One a Week

WashU's David Dooling tells O'Reilly Radar's James Turner about all the genome sequencing work going on at his university, where scientists can now sequence a human genome with complete coverage in a week. "Now with 35 to 40 machines, we can generate lots of sequence on lots of different humans. And so that opens up a whole new line of analysis of comparative genomics where you're comparing human to human to human to human genomes," Dooling says. "This was an analysis that wasn't even feasible two years ago.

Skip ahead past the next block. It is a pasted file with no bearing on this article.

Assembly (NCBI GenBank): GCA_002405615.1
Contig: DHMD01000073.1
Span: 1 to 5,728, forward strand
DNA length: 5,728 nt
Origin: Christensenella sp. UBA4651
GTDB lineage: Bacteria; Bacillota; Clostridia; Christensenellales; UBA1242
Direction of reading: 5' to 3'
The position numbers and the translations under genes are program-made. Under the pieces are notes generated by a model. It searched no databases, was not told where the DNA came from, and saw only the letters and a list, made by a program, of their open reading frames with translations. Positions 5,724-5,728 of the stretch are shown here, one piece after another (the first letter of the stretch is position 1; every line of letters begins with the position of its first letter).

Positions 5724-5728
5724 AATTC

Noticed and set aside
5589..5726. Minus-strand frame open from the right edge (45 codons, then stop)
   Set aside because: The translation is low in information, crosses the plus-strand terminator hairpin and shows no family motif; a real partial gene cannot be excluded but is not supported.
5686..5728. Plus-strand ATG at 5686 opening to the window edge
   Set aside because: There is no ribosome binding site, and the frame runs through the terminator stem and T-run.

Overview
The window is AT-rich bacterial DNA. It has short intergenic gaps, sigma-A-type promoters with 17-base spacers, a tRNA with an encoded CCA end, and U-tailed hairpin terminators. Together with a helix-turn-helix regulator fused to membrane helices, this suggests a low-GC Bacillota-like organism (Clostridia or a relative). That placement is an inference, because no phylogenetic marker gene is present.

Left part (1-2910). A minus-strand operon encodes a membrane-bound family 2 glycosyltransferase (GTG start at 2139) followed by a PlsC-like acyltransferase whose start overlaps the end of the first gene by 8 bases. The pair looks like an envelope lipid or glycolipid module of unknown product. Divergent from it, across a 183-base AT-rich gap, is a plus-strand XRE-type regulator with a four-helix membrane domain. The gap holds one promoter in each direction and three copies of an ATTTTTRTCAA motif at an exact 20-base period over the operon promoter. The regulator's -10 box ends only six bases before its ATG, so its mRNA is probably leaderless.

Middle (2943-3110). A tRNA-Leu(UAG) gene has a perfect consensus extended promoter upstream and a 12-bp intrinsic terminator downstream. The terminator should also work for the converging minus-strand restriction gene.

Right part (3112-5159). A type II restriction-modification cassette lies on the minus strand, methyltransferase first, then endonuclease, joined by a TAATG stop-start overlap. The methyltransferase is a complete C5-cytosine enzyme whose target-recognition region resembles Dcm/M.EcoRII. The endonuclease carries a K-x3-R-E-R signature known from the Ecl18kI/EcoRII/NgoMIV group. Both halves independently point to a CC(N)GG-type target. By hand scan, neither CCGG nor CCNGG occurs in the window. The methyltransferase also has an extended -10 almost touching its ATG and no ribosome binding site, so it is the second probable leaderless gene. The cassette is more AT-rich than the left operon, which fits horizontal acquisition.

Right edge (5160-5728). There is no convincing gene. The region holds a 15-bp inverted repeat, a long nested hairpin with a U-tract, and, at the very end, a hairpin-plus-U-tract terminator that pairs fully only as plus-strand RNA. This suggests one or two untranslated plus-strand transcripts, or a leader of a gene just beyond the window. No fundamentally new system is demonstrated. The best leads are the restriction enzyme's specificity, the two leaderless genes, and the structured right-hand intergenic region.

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Using DNA to sketch crime victims might not be a great idea, the NYTimes says.

Science has its own problem with sexual harassment. What do we do with the research these abusers produce, Wired asks.

Senate Republicans led by Senator Rand Paul (R-KY) are trying to change how the government funds basic research, reports ScienceInsider.

In Science this week: combining genomics and ecology to better understand the effects of natural selection on evolution, and more.